Masala Chai is a tea beverage of Indian origin. It is prepared by boiling black tea in a mixture of milk and water, in addition to herbs and spices. The word Chai, is of Hindi descent, derived from the original Chinese word for tea. Masala Chai has quite an interesting origin story. The story tells of how an Indian King thousands of years ago, created the Masala Chai to serve as an Ayurvedic beverage. An Ayurvedic remedy beverage is essentially a blend of herbs and spices which is drunk for healing purposes.
Today, the Masala Chai has now become popular around the world, with most coffee houses in the west making various versions of it. As early as 1994, Masala Chai had found its way into the United States, with many calling it Chai tea latte or Chai latte. These variants are made with steamed milk and mixed with spiced tea concentrates.
The Masala Chai Recipe
As already hinted earlier, Masala Chai has become a permanent fixture in coffee houses across Europe and America. Because of this, there can hardly be a generally acceptable recipe for Masala Chai today. However, the basic ingredient for this Indian beverage remains pretty much the same. They include:
- Assam, Darjeeling or Nilgiri black tea
- Warming spices and spice mixtures (Karha)
- Ground ginger
- Green cardamom pods
- Star anise
- Fennel seeds
- Ginger root
- Water Buffalo milk
For the spice mixture, cinnamon and ginger are traditionally the dominant spices, while the others are used as supplements. Allspice is often used as an alternative to cinnamon and clove in the western world. For the milk, Water Buffalo milk is the traditional and most preferred. However, there are coffee houses who prefer to use sweetened condensed milk to double the sweetener in their Masala Chai while those who don't use milk at all, replace it with water.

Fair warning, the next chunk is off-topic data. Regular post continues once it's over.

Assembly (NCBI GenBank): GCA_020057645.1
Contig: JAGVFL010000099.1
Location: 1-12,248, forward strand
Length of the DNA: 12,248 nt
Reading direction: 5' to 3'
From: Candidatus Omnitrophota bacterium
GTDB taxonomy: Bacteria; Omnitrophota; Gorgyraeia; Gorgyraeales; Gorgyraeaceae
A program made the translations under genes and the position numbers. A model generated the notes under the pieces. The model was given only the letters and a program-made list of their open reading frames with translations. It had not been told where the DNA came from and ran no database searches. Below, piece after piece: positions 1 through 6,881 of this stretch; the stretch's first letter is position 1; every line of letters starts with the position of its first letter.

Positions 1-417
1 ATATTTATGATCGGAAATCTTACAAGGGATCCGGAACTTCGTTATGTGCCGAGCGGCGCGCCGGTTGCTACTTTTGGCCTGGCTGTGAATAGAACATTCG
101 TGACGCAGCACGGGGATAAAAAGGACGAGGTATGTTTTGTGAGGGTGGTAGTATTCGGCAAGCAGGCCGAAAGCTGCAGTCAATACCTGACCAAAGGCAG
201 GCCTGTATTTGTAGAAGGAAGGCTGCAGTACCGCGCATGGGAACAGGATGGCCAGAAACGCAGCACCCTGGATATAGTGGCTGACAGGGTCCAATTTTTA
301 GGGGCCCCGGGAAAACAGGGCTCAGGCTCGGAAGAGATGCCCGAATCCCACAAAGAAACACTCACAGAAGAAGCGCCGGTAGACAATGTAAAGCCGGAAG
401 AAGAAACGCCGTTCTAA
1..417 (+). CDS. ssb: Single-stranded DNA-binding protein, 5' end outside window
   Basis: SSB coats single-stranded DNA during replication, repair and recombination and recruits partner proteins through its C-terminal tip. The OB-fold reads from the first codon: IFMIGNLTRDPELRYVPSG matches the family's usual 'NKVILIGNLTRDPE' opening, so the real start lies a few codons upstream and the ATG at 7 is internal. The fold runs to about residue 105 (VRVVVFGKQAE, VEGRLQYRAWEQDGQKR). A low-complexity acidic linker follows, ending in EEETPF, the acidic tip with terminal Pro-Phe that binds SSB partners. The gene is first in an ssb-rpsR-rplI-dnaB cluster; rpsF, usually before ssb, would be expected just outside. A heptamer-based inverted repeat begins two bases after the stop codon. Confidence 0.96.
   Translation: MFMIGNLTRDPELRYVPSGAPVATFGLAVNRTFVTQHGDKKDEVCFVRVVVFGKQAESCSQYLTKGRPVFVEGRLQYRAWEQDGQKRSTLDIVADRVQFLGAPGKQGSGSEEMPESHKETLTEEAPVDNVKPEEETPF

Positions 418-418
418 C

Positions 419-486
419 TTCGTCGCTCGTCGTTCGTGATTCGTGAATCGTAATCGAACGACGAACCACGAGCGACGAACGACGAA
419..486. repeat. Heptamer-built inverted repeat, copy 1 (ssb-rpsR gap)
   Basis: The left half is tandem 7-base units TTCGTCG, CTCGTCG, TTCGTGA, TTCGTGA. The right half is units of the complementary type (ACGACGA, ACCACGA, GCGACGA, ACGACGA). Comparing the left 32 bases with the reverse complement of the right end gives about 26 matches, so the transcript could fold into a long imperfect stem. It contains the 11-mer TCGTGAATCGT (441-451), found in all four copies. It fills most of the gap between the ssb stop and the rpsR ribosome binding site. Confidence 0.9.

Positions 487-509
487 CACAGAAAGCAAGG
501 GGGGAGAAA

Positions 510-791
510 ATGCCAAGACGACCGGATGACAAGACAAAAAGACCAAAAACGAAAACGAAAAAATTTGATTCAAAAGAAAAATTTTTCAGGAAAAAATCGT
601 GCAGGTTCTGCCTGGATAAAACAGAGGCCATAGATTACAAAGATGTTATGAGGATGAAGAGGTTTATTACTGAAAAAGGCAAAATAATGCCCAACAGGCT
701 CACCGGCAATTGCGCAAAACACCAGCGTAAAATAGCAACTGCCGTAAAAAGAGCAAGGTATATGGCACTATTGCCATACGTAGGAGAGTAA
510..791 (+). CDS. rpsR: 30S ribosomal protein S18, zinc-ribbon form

How Masala Chai is Prepared
There are two ways the Masala Chai tea can be prepared. They are explained below:
The traditional method of making Masala Chai is the decoction method. This is achieved by boiling or simmering a mix of milk and water, with sweeteners, loose leaf tea and whole spices. These spices, called Chai Masala, can be found in Indian markets anywhere in the world. However, households and tea vendors in India blend their own spices.
- Boil the water. 1 cup of water is perfect for 2 servings of Chai.
- Add the Masala first. Starting with the spices is better because the tea might become bitter if you add it first.
- The first spice to add is ginger. Your ginger must be nicely cooked before the addition of milk to prevent it from curdling.
- After ginger, throw in some cardamom. Crush the cardamom pods with a mortar and pestle before adding it to the mix.
- After these two main ingredients are in the pot, you can now add the other spices such as black pepper, cloves, cinnamon, star anise etc.
- Next add the black tea, or if you prefer, Darjeeling tea.
- Allow this blend to simmer and boil into a fine decoction.
- Add sugar according to your preference.
- Next, you can add milk and let the whole thing boil. Ideally, it's better to give it enough time to boil to achieve the perfect blend.
- Your Masala Chai is ready. Using a strainer, strain the Chai into your cups.
The Masala Chai Powder Method (Chai Wallah)
If you consume Masala Chai regularly, then this method is best for you. It involves making a powdered version of the Masala spices in large quantities and storing them in a jar.
Once this is done, you can add the spices into your boiling water and allow it to simmer. Then add the tea and milk and boil to taste. It can be served hot or warm.